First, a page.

DRUMMELZIER, a parish in Peebles-shire. It contains a village of its own name; but its post-office is at Rachan-Mill, a little beyond its north-west limit. It is bounded on the south-west by Lanarkshire, and on other sides by the parishes of Glenholm, Stobo, Manor, Lyne, and Tweedsmuir. Its length south-westward is 13 1/4 miles; and its breadth varies from 3/4 of a mile to 5 miles. It stretches from the mountain-ridge or water-line, which divides Peebles-shire from Lanark, away north-eastward into the centre of the county. Kingle doors burn rises in the heights which divide the two counties, and intersects a limb of the parish over a distance of 4 1/2 miles. There the Tweed, having entered the parish from the south, flows directly across, receiving the waters of this burn on its way; and it thence forms the north-western boundary-line over a distance of 9 miles. On the other hand, the eastern or south-eastern boundary-line is formed by a ridge of heights which separate the local waters of Drummelzier from those of Manor. The body of the parish is thus a slope or acclivity of hills looking down upon the Tweed, and terminating in the vale upon its banks. Its indigenous brooks, 7 in number, all rise toward the east, and run down westward or north-westward to pour their waters into the Tweed. But though a hilly district, and forming a part of the southern high-lands, the parish contains much arable land, and is finely variegated with plantations and cultivated fields. The vale along the river is in general narrow; yet, in some places, it expands into beautiful haughs; and, where the rivulets break down from the heights, it opens into fine cleughs or glens. This vale is the chief scene of culture, and the principal seat of the population. The soil in the haughs is rich alluvial loam; but elsewhere is, in general, sharp and very stony. Limestone and slate are found, but are not worked. Drummelzier castle--formerly a seat of the Tweedie family, and a link in a chain of fortresses, now all in ruin, along the banks of the Tweed--overlooks the river from a beautiful site environed with plantation. There are, in the parish, vestiges of a Roman road, and of two old castles,--one of the latter 6 feet thick in the walls, and held together by a cement as hard as stone, yet so old, that no tradition remains of even the period of its destruction. Upon a spot near the junction of the Powsail rivulet with the Tweed, is a tumulus, reported to be the grave of the famous wizard, Merlin. It is said that Merlin predicted the union between the two kingdoms, and the prophetic couplet was thought to have been of some use in conciliating the prejudices of the people. It runs nearly as follows:--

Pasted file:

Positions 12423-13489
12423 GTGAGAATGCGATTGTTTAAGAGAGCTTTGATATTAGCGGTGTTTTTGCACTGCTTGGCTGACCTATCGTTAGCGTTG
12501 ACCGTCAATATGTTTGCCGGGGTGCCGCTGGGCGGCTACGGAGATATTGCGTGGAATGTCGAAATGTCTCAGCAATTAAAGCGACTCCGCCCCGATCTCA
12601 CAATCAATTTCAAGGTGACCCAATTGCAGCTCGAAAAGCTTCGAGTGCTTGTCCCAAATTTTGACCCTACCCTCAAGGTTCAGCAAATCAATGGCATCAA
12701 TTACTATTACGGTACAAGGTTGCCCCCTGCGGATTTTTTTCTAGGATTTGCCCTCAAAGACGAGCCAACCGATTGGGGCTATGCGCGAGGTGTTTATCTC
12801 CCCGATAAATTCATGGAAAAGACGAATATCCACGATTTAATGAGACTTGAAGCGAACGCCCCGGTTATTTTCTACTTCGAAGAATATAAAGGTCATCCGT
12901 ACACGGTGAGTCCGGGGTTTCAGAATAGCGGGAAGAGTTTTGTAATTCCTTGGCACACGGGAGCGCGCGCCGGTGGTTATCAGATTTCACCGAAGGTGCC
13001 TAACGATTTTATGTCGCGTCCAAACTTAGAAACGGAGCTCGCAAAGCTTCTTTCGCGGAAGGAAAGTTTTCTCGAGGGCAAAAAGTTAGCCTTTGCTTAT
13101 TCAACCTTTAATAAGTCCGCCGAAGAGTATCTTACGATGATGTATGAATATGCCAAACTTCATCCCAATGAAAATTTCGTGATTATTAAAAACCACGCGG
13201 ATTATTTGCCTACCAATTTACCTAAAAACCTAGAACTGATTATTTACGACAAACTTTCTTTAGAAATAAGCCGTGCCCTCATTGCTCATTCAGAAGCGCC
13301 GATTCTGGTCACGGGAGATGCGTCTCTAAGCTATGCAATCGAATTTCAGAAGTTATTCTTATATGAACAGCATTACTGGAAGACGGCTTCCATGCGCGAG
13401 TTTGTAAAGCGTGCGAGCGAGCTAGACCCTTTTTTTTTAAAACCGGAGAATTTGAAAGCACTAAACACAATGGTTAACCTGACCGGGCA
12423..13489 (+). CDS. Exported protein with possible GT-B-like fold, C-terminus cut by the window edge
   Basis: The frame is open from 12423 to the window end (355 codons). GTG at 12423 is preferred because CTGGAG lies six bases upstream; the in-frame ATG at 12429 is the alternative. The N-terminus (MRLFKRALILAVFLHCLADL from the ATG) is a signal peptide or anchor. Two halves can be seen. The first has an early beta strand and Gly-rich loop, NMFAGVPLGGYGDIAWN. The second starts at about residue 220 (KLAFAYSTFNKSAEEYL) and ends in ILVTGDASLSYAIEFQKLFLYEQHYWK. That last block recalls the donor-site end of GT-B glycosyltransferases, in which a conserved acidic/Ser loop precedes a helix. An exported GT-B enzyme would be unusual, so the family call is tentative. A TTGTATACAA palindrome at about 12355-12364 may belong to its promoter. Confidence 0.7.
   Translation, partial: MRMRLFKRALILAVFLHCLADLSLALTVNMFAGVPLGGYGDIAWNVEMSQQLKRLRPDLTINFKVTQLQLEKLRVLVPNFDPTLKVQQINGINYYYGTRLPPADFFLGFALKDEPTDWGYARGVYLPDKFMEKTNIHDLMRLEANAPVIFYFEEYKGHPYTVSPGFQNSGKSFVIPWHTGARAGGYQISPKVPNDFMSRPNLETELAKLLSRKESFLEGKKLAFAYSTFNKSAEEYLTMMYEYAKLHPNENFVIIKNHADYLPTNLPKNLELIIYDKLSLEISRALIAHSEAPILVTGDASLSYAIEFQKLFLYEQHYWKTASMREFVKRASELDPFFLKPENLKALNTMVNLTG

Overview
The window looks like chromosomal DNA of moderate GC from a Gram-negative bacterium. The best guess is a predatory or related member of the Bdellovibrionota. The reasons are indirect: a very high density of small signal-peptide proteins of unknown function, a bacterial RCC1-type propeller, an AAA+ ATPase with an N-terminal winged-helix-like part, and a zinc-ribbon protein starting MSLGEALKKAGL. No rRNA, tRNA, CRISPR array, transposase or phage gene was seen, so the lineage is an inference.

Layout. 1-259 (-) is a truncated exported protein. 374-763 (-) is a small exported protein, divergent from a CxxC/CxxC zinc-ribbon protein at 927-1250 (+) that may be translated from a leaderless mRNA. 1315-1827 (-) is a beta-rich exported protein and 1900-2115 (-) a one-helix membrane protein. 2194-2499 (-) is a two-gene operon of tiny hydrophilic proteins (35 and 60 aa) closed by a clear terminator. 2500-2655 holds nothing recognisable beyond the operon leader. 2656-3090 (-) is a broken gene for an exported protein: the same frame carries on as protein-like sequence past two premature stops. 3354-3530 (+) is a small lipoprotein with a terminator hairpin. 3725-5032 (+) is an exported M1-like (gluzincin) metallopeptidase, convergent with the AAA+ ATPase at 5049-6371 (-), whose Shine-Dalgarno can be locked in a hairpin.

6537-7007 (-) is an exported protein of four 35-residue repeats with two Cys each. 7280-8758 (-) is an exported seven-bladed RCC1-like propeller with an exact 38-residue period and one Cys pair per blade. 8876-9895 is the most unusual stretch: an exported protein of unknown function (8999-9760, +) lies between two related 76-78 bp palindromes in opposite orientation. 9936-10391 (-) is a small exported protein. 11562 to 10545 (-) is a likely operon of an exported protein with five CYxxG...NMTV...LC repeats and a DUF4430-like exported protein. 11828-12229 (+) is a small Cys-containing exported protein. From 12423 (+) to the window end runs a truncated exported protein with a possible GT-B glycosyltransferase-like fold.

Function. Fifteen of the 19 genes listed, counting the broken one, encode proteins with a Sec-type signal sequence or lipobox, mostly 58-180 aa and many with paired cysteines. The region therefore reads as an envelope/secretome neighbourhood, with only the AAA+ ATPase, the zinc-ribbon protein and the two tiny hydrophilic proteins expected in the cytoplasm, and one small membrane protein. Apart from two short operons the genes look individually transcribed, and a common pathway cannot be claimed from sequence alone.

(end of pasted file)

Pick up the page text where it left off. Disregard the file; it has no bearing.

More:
"When Tweed and Poussil meet at Merlin's grave.
Scotland and England one king shall have."
Except a road along the Tweed, Drummelzier is badly provided with facilities of communication. There are five landowners. The yearly value of raw produce was estimated in 1834 at £4,414. The assessed property in 1860 was £3,173. The village of Drummelzier stands on the Powsail, a quarter of a mile above its confluence with the Tweed, and 8 miles east-south-east of Biggar. Population, about 80. Population of the parish in 1831, 223; in 1861, 209. Houses, 35.
This parish, formerly a vicarage of the rectory of Stobo, is in the
presbytery of Peebles, and synod of Lothian and Tweeddale. Patron,
Trotter of Ballendean. Stipend, £192 5s. 7d; glebe, £18.
Schoolmaster's salary, £35, with £11 8s. 1 1/2d. of other emoluments.
The present parish consists of the original Drummelzier, and the southern
and larger part of the old parish of Dawick. At Kingledoors, in the
south-eastern part of Drummelzier, formerly was a chapel, dedicated to
St. Cuthbert, the early evangelist of Tweeddale; and, along with its appurtenances,
and the lands of Hopcarshire, it was granted to the monks of Melrose.